PELLÉAS ET MÉLISANDE
"How WILL THE WORLD get along with these two poor creatures?" Debussy had written to Lerolle in 1894. ". . . They are so difficult to introduce into the world . . ." he had complained to Ysaée in 1896. For ten years these were Debussy's thoughts about Pelléas et Mélisande and there is no doubt, now that the opportunity had finally arrived, that his sole concern was with the best possible way of presenting his work. He certainly had not the slightest premonition of the "drama" his opera would cause even before the curtain rose for the dress rehearsal, a "drama" which involved two beautiful, ambitious and jealous prima donnas, their lovers, and Debussy, implicated only because of this concern with the forthcoming production.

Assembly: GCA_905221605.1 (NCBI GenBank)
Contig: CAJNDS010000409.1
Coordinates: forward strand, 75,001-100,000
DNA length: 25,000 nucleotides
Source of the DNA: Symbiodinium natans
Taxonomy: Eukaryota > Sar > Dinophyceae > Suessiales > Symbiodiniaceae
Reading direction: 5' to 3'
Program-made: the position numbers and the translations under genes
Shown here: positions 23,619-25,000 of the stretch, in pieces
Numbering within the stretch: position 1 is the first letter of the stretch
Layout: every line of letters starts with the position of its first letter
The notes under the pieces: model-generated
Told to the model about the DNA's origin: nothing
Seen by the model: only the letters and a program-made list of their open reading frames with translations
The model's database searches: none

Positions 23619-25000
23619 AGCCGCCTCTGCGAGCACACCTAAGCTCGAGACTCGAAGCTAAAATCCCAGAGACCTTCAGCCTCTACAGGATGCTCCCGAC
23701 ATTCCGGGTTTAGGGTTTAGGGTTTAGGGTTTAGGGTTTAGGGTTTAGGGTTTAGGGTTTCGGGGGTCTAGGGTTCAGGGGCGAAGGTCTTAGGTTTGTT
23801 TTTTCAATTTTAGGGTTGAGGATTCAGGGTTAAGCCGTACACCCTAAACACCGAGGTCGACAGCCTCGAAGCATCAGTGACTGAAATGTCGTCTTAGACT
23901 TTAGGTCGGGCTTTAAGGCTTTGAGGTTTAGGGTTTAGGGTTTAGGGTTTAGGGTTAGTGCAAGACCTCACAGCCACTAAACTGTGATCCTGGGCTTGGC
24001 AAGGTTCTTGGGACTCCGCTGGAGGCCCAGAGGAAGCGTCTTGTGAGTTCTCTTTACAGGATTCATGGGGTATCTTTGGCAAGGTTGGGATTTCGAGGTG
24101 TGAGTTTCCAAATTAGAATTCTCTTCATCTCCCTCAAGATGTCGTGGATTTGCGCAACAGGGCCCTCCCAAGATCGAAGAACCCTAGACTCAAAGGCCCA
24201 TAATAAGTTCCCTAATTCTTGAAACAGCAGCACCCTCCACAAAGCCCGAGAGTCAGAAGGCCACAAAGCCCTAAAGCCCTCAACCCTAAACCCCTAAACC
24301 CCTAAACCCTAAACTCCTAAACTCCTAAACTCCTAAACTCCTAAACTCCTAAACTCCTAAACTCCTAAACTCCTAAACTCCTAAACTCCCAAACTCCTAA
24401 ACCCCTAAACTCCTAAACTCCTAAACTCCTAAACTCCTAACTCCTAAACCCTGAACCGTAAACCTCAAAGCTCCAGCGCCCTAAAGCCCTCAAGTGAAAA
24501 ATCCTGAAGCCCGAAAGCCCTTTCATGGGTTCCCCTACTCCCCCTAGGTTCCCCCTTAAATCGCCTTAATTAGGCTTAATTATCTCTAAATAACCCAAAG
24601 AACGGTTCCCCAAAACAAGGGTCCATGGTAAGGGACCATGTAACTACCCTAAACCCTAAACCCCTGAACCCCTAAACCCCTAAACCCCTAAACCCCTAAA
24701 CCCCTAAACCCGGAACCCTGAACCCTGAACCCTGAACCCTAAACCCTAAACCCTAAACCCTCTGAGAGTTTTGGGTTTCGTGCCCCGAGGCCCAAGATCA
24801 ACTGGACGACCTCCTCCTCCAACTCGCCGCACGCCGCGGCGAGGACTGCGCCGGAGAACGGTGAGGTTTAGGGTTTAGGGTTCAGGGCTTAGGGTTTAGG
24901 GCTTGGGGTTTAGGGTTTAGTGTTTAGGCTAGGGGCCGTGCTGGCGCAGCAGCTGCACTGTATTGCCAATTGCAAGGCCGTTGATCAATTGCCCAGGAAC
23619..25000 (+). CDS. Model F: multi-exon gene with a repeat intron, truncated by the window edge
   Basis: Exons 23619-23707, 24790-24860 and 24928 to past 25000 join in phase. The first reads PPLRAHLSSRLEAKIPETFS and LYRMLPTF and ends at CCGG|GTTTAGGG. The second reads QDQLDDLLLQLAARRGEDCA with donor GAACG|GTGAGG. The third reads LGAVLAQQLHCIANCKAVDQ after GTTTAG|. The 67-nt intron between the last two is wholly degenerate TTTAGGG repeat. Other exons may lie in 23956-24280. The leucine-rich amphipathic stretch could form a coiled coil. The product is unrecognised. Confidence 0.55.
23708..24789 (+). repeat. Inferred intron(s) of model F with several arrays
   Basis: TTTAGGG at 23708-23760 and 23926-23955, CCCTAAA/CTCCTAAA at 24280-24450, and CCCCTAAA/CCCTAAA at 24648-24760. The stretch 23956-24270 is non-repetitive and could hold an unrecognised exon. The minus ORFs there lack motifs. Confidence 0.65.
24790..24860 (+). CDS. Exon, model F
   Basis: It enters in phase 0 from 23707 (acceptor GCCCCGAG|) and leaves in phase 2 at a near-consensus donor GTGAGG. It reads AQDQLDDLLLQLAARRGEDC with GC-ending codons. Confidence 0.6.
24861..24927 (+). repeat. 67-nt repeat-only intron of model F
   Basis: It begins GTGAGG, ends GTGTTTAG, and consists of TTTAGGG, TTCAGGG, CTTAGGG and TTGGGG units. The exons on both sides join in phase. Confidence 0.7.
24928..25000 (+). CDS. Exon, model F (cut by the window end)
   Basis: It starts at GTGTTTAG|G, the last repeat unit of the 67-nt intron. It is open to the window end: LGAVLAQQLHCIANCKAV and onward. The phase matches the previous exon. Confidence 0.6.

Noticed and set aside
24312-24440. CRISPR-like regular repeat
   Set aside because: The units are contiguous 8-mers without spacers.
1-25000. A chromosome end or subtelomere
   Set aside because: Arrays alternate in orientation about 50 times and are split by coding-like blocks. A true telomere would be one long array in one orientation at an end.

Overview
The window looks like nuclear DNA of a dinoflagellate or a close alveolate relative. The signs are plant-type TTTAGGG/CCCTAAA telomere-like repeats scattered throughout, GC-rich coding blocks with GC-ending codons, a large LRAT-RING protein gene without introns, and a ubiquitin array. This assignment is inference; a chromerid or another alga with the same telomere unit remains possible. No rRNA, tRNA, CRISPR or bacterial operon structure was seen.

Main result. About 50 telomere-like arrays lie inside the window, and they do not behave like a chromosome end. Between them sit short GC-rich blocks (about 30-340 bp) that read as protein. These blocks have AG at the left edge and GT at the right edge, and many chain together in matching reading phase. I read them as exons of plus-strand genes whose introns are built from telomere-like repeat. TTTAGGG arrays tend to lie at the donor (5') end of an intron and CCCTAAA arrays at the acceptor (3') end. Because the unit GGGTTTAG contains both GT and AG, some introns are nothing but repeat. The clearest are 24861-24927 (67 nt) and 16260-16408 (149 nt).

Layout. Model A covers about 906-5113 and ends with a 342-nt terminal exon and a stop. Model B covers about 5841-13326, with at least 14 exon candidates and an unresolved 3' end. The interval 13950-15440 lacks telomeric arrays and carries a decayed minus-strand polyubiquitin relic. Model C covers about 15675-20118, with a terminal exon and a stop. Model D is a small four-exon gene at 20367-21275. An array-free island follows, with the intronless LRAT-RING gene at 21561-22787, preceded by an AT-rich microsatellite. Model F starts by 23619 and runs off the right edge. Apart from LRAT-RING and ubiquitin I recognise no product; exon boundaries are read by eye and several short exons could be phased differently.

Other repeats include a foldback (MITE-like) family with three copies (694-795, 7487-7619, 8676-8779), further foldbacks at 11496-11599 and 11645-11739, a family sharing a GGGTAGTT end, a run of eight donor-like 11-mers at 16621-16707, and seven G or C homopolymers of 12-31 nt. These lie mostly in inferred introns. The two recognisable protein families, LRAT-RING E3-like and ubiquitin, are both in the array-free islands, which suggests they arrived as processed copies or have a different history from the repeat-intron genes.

The two prima donnas, Georgette Leblanc and Mary Garden, have both written their memoirs and have stated the case, each according, I presume, "to her best knowledge and belief," as contradictorily as one would expect. Of these two accounts of the story, Georgette Leblanc's, written some twenty years after the events took place, is shorter and calmer, as befits the loser in a contest, while Mary Garden's, as told from a memory of fifty years, is so emotional -- perhaps understandably -- and so vague about dates, that it can serve only as an illustration of the characters entangled in an intrigue that gave Debussy an unnecessary headache.
Both women were singers well known to the audiences of the Opéra Comique, and both were closely connected with Albert Carré, the director, and André Messager, the conductor, who had the de-